The Beatles were at the heart of the cradle in which our contemporary world was nurtured. And George Harrison was the Beatle whose output was sidelined to the benefit of his peers Paul McCartney and John Lennon. Two documentaries on Netflix offer a chance to assess their relative contributions to popular culture.
Do we thank Hitler for the dank irony that his twisted vision of a tyrannical Reich created the perfect climate for the great wave of cultural change that followed in its wake? Would the Sixties have been what they were without him? And the Twenties. A decade you would have loved to have lived through were it not for the knowledge that it was sandwiched, more or less, between the two world wars. Would the Flapper era and the Jazz Age now so closely associated with F Scott Fitzgerald have been what they were without the draconian mayhem that had been their precursor? And does this have any meaning for our current mess of a world?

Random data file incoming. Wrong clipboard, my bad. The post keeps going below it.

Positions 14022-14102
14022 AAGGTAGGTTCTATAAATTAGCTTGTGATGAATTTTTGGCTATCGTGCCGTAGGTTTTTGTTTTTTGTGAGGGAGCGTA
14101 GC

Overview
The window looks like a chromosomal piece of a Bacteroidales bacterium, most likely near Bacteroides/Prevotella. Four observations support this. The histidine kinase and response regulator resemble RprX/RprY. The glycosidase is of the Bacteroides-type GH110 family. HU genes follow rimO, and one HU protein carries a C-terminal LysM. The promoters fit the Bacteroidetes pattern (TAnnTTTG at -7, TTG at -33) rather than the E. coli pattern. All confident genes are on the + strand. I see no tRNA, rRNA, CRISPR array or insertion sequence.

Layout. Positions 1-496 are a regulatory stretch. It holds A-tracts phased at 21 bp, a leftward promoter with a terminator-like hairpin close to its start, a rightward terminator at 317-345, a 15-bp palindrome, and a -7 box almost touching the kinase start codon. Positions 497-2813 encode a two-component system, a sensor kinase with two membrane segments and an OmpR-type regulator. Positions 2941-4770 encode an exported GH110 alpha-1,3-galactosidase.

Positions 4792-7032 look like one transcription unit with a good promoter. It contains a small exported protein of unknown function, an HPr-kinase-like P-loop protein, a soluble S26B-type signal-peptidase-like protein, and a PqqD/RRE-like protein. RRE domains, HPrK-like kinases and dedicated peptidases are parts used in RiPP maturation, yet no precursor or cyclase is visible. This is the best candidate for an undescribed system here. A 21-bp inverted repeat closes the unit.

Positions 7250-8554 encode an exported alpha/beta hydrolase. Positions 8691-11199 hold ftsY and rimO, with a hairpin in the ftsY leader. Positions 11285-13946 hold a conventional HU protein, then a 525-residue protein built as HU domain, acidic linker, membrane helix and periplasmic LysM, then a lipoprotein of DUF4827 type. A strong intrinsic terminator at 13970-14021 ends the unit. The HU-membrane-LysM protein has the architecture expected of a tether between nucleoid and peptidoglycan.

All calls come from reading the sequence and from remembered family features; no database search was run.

The correlation between the Twenties and the Sixties fascinates me. If you’re the child of parents who fought on the side of the Allies in World War II, and knew, palpably, the effect it had on them, on their psyches, and their manners, foibles and fears, and if you’re a thinking person, all sorts of things make sense. You become, the more you think, a teenager who wants to be much unlike your parents. If your dad wore his hair short, back and sides, and took you to the barber’s every Wednesday at two o’clock even though, looking in a mirror, your hair apparently hasn’t grown a millimetre, you grow up wanting your hair to grow long and lush. If your dad wore boring trousers, a blazer and his club tie, you were going to grow up to want some colour in your shirt, no collar, and powder blue denim jeans. By the time you were a teenager, your dad might think you delinquent, an unknowable creature from another world and time. Because it was. That’s how different those two generations were in the Sixties. It’s where pop rebellion was born, right there, in 1963, to be precise. When you were just eight.